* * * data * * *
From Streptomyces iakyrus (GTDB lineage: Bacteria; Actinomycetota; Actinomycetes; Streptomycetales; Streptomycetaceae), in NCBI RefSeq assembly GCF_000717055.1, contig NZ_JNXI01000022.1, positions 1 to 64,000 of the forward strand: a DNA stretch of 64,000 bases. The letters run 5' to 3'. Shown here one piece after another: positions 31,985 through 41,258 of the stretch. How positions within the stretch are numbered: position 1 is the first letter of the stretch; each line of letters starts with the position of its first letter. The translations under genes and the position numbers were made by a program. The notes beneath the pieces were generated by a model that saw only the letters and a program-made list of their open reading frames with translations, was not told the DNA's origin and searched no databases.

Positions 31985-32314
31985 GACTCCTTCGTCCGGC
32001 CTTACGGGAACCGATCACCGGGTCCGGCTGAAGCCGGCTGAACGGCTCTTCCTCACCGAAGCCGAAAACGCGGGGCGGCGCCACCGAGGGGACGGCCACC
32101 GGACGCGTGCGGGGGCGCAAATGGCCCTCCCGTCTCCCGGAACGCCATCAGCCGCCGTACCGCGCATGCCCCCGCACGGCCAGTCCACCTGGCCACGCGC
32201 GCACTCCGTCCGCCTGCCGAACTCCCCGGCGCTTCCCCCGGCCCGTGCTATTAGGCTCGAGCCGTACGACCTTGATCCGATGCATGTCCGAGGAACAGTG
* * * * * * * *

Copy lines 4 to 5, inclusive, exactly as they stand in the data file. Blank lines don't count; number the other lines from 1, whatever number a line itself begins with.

32001 CTTACGGGAACCGATCACCGGGTCCGGCTGAAGCCGGCTGAACGGCTCTTCCTCACCGAAGCCGAAAACGCGGGGCGGCGCCACCGAGGGGACGGCCACC
32101 GGACGCGTGCGGGGGCGCAAATGGCCCTCCCGTCTCCCGGAACGCCATCAGCCGCCGTACCGCGCATGCCCCCGCACGGCCAGTCCACCTGGCCACGCGC